I’m preparing for the “Blue Christmas” service tomorrow night. (I’m on an internal campaign to change the name next year to “A Service for the Longest Nights,” as others are calling it… or something akin. Frankly, “Blue Christmas” has too much Elvis in it for me… and “Longest Night” is so much more creative: speaking of Winter’s solstice and hurting folks going through long, sleepless nights – made even longer by the pomp of the Season and our culture’s emphasis on “fa la la la la…”)
If it’s not clear already, the function of the service is to reach out to those going through any number of griefs and mournings in life… and to help them to find the deep meaning of the Season in their times of feeling “blue”—in their long and lonely nights. And here, while the death of loved ones is clearly our most immediate thought, let us not forget those who are grieving the loss of jobs, the loss of a marriage, the loss of what never was,…
Realist that I am (and here, I guess I need to apologize to those eternal optimists who don’t want any “downers” in their Christmas… or Christianity… or life)… Realist that I am, I have to say that I believe the majority of folks live with at least some part of their being in some kind of “long night”—some kind of “dark night of the soul,” as St. Teresa put it. It’s a notion akin to my belief that each of us is broken. How did Thoreau put it – about our all living “lives of quiet desperation”? Yes, while some may be in denial and some may think the best way to get better is to put a positive face on things, I believe that “Blue Christmas” and “Longest Nights” are realities for us all!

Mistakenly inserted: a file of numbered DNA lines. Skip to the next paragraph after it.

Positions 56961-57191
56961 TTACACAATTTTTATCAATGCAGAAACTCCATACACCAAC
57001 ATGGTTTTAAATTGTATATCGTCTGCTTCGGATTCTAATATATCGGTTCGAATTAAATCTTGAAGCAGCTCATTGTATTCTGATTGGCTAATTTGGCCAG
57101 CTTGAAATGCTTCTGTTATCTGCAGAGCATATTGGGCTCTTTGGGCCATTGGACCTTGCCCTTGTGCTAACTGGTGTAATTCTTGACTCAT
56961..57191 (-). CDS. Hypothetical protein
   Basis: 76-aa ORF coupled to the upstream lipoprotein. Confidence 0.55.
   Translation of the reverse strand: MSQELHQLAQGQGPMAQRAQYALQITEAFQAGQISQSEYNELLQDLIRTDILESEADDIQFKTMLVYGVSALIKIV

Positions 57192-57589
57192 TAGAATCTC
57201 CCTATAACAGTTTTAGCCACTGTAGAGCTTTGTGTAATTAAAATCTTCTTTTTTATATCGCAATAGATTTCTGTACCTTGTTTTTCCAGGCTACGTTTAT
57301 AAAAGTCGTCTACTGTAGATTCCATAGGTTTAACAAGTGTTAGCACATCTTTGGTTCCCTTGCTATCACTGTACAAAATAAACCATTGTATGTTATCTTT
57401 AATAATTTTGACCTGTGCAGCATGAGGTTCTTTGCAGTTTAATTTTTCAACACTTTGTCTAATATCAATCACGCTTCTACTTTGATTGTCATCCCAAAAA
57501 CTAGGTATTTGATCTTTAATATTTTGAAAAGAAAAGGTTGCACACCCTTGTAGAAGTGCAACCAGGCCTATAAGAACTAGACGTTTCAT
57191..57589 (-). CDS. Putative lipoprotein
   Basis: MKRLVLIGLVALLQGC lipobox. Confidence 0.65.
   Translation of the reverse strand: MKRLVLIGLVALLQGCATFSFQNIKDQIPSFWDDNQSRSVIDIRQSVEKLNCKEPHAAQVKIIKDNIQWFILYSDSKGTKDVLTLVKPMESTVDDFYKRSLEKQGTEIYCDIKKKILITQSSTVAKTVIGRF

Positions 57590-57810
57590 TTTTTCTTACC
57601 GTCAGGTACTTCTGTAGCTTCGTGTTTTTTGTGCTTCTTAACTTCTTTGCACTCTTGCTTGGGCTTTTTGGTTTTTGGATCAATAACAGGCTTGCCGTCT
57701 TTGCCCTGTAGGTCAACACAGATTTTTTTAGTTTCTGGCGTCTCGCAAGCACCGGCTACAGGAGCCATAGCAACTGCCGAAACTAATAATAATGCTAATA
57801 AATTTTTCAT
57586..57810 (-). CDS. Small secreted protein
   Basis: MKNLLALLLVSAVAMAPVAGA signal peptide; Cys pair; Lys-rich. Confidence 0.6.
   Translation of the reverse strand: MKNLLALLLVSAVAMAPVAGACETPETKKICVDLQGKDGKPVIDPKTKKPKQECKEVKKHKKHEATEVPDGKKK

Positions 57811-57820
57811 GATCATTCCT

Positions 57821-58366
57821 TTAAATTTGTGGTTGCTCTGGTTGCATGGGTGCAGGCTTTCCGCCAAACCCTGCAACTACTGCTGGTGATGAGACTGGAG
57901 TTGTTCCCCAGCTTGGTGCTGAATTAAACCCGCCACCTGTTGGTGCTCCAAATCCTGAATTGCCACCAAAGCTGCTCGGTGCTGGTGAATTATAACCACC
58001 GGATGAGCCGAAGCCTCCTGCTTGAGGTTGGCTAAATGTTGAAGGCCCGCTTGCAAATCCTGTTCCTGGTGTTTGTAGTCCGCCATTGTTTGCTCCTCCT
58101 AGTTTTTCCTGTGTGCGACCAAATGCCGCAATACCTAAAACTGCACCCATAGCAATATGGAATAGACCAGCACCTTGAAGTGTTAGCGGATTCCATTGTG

In fact, there’s the way they [i.e., mourning and grieving] need to be realities for us – if we are to experience the full joy and meaning of the gift of God… at Christmas and beyond. The Scriptures abound with direct and indirect declarations that it is the lost and the least and the lonely that find the real life and living of God’s Kingdom:
- “Blessed are the poor in spirit, for theirs is the Kingdom of God.” (Or as I translate it: “Blessed are they who declare Spiritual bankruptcy, for they are finally in a position to let God have His way!”)
- “The people who walked in darkness have seen a great light.”
- “If I must boast, I will boast in the things that show my weakness… For in my weakness he is glorified.”
I’m strongly believing, then, that the most appropriate and meaningful Service of Worship for Advent is, in fact, this “Service for a Longest Night… or ‘Blue Christmas’”… and that those who are in the best position to receive God’s gifts in Christmas are those who humbly admit that it’s the service they need. From the beginning, Advent has been a Season of yearning, hungering, thirsting… — with a strong pinch of hope for and anticipation of deliverance from the Outside. From the beginning, Advent has been a Season best experienced by the outcast and downcast.
(And here my Soul wants to ask forgiveness of God: that, in just one more way, we’ve let the World around us dictate and drive the spirit of our spiritual exercises and Church year!)
Even if you do not attend this year’s “Blue Christmas,” can I encourage you to:
- pray for all around who are broken… and who mourn and grieve… and whose mourning and grieving is that much harder because of the secular foci of the season; and
- prayerfully consider your own brokenness
The Light is brightest at night…
And Heaven’s riches are most valued when we see our poverty!